Veteran of Guadalcanal finally tells his story of WWII battle

MONROE — A group of World War II veterans are convening today in Washington, D.C., on the 70th anniversary of the start of the Battle of Guadalcanal. They plan to tour the national memorial that commemorates their service and share their recollections.

Paul Castiglione, 91, of Monroe is among them.

“Probably more children of those veterans will be on hand than the guys I served with,” Castiglione said last week. “Fewer and fewer of us are around.”

Three years before the bombing of Hiroshima and Nagasaki, U.S. Marines landed on Guadalcanal in the Solomon Islands northeast of Australia to seize an airfield from the Japanese.

Castiglione, the son of Italian immigrants, was raised in a large family on a farm outside of Detroit. He left his new job with General Motors in Pontiac, Mich., to sign up with the Marines. He was 21 when he was assigned to the Guadalcanal campaign.

“I was just out of boot camp and had never been far from home,” he said. “Most of us were very young. Before I shipped out of San Diego I had a photo taken of me in my uniform to send home to my mother.”

At the airfield on Guadalcanal, Castiglione worked as a mechanic, keeping the allied planes in the air.

Castiglione and his fellow Marines, in tents on the edge of the jungle, withstood nightly bombings from the Japanese. They named their nocturnal harassers Bed Check Charlie or Washing Machine Charlie owing to the sound of the Japanese aircraft engines.

“We were told never to fire on Charlie because that would give away the location of our camp,” Castiglione said. “Yes, we were scared, but there was nothing we could do.”

Castiglione recalls once diving into a ravine to avoid a bombing, only to realize he was face down in an old latrine.

It’s been just recently that the veteran has told his children the stories of his life during World War II. Castiglione lives with daughter Pat Castiglione, 60. His son, Bob Castiglione, lives nearby in Snohomish and his other daughter, Sue Scott, lives in the San Francisco Bay area. He has four grandsons, most of whom live in the area.

Their favorite story involves what Castiglione says is “the reason my kids are even here.”

One day Castiglione was selected to move gear and equipment over to a cargo ship from a destroyer that had run aground.

“We worked all day and night. I had nothing to eat. They handed out ham sandwiches,” he recalled. “I had to go to the bathroom, but I didn’t want to miss out taking another sandwich. That’s when they dropped a bomb. Had I gone to the head (toilet) I would not have made it.”

“We like ham sandwiches,” Pat Castiglione said.

After a few months, Paul Castiglione returned to San Diego, only to be sent back to Guadalcanal the next year.

“I was afraid that if they sent me out a third time, I wouldn’t come back,” he said.

Discharged at the war’s end, Marine Corps Sgt. Paul Castiglione was given $157 to pay for his trip from Florida back to Michigan.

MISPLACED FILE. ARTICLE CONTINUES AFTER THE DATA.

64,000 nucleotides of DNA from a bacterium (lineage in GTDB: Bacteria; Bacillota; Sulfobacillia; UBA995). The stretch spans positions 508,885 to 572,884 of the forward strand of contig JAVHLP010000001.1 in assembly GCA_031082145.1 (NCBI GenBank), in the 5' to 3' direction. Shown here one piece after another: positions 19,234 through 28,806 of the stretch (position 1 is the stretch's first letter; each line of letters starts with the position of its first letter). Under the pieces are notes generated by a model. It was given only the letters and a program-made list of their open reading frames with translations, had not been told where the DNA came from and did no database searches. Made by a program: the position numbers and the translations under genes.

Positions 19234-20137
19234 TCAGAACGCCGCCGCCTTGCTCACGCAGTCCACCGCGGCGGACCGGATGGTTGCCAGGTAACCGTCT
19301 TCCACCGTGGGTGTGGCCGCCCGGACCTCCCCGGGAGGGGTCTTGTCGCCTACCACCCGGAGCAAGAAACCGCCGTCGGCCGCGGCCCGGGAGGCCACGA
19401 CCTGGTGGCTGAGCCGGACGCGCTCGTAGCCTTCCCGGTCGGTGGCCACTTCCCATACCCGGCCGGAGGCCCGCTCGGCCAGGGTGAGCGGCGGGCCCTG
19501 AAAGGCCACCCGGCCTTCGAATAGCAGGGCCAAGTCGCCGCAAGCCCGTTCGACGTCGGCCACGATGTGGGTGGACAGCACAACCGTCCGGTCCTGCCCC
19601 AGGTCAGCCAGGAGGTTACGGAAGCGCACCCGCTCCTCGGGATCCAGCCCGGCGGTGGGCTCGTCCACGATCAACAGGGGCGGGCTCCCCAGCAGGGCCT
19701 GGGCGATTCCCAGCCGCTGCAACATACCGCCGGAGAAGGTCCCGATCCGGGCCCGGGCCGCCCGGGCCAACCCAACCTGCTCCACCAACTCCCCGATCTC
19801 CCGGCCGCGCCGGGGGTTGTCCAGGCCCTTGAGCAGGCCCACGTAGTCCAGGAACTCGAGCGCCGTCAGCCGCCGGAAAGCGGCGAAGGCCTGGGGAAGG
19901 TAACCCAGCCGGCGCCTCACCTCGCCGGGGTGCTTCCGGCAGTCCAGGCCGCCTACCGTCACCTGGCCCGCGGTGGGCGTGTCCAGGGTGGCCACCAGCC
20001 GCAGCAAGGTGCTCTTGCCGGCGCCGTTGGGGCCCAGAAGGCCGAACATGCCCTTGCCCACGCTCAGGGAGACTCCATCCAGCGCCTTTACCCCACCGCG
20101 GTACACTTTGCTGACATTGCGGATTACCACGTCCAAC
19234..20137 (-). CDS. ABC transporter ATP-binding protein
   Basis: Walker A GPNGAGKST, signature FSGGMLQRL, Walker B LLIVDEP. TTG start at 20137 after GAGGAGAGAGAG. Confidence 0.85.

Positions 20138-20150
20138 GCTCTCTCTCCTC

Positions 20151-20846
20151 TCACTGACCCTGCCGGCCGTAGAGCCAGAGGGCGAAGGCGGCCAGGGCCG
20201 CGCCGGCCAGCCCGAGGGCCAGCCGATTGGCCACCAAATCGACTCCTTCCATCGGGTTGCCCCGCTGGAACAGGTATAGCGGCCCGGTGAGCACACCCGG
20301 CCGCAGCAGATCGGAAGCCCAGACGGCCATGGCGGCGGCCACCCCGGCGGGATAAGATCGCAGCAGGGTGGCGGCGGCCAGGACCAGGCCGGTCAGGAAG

“The discharge officer made me promise I would use the GI Bill to go to college,” he said. “I’m glad I did. It changed the course of my life.”

Back in Michigan, Castiglione got married and earned his engineering degree at Michigan State. After graduation in 1952 and a couple of engineering jobs in Michigan, he and his wife, Caroline, moved their family to Los Angeles. There he got the job with Rockwell that eventually led to his work for North American Rockwell on the Apollo space missions.

“This was the big part of my career,” he said.

Castiglione was part of the team that designed the launch umbilical tower for the Saturn V booster rocket, which sent Apollo 11 to the moon in 1969. He was responsible for the electrical, fuel and oxygen lines in the umbilical arms that connected the tower to the rocket before lift off.

The family moved to Cape Canaveral, Fla.

“We could stand in our back yard and watch the launches. It was so exciting,” Pat Castiglione said. “When I was an exchange student in Brazil during high school, most people there did not believe our space program was real. They thought it was a propaganda hoax.”

For her father, the program was very real. Castiglione received numerous federal commendations for his work, which included designs through Rockwell International in California for the space shuttle.

“After the astronauts first landed on the moon, we went over to a restaurant called Bernard’s Surf to celebrate,” he said. “Somebody said the drinks were on Rockwell. The next day we found out it wasn’t true and we had to pay up. It didn’t matter. Those were good times.”

At his home in Monroe, Castiglione enjoys looking through his portfolio of memorabilia from the space program and World War II.

“I’m slowing down now, but I’ve had a good life,” said Castiglione. “I had three good children. You don’t realize how good it was until you look back.”

One regret is that he didn’t share much about Guadalcanal.

“I realize now that I should have talked about the war with my family, but it was a gruesome time and I did not want to think about it. Maybe that’s why I drank my share, too,” Castiglione said. “And talking about the war also involved cussing and I did not want to cuss around my family. But really the next generation should know.”

Gale Fiege: 425-339-3427;

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